Bangladesh on the track to graduate from LDC list: UN chief
Washington: Given the remarkable progress made by the country in several key areas of development, Bangladesh is on the track to graduate from the ranks of the least developed countries, the UN Secretary General, Ban Ki-moon, has said.
"People of Bangladesh have many reasons to feel positive about their future," Ban said in his remarks yesterday at the special meeting of the UN General Assembly to pay tribute to the memory of the late Bangladesh President Zillur Rahman, who died recently.
"Bangladesh is setting an example on building resilience and disaster preparedness. It is a leader on sustainable development and in seeing great progress in achieving the Millennium Development Goals," he said.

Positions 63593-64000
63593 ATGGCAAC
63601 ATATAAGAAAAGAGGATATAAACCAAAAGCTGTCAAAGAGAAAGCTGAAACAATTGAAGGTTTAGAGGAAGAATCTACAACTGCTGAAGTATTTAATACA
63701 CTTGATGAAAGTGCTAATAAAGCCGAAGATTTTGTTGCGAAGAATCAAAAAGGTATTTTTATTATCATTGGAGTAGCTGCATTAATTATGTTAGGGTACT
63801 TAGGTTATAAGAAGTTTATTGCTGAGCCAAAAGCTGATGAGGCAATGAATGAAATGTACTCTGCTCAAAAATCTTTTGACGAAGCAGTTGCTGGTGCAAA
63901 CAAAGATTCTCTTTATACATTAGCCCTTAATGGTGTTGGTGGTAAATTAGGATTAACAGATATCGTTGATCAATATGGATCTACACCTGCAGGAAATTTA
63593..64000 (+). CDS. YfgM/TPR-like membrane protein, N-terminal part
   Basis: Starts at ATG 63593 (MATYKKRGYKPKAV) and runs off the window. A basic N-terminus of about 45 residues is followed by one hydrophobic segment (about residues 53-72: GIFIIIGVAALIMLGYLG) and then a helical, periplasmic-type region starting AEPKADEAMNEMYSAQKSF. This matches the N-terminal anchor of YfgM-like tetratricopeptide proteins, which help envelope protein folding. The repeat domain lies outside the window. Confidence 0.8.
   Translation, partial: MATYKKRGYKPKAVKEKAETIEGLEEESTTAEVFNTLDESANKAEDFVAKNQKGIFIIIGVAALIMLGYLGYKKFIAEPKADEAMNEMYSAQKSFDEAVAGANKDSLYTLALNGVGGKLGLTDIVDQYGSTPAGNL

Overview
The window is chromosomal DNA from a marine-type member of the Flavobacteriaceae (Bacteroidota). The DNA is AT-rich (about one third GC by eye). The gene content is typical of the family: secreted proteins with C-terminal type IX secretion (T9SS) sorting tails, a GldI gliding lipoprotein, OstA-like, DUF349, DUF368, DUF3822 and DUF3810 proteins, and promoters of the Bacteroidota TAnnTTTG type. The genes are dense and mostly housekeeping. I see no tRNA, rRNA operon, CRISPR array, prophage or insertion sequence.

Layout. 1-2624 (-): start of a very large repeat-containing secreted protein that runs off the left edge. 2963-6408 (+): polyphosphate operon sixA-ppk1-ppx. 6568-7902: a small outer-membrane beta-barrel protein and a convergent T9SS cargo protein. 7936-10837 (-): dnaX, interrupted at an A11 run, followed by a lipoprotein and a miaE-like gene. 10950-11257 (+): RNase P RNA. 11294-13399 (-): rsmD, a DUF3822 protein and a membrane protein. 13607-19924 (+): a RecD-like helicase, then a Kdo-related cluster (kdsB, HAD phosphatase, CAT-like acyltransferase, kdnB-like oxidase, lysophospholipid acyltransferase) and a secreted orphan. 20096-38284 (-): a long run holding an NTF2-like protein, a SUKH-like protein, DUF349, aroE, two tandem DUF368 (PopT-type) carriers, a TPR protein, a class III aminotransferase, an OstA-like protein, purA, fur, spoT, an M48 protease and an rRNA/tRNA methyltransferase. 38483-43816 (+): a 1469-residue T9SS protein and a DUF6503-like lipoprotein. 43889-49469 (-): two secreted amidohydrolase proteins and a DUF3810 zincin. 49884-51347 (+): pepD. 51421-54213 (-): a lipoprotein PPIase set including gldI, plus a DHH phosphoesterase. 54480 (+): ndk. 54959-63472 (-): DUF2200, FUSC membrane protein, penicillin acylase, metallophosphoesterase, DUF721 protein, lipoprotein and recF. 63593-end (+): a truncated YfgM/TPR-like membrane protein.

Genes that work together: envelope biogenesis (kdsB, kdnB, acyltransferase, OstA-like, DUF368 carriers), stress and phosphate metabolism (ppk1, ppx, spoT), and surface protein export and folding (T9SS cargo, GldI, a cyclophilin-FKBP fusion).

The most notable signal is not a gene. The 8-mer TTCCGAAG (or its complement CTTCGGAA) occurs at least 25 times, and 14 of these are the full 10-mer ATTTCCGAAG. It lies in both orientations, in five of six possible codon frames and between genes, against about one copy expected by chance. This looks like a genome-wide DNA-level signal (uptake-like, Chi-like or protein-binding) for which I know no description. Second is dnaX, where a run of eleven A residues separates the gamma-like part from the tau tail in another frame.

Along with the development in education sector, maternal and child mortality is dropping, and the country is strengthening social protection and improving public services, including sanitation and fresh water, he said.
The UN chief said that the south Asian country has long been a pioneer in micro-credit, and its economy is thriving.
"As a result, Bangladesh is on the track to graduate from the ranks of the least developed countries," Ban said.
Noting that Bangladesh is also a leader in women's empowerment, Ban said that he is in particular proud of the efforts of the country's women police officers, who are serving with UN peacekeeping missions.
"They are showing women and men in the countries where they serve that there is nothing that a woman cannot do. Women's empowerment is a top priority for me, and Bangladesh's women from its Prime Minister Sheikh Hassina, to its police officers are in the vanguard," he said.
At the same time, Bangladesh continues to face serious challenges, he said.
"Population growth, inequality, rising food and energy prices and the need to create decent jobs for young people, will all continue to test the country. So too will the challenges of democracy, reconciliation, healing and justice related to the struggle for independence," Ban said.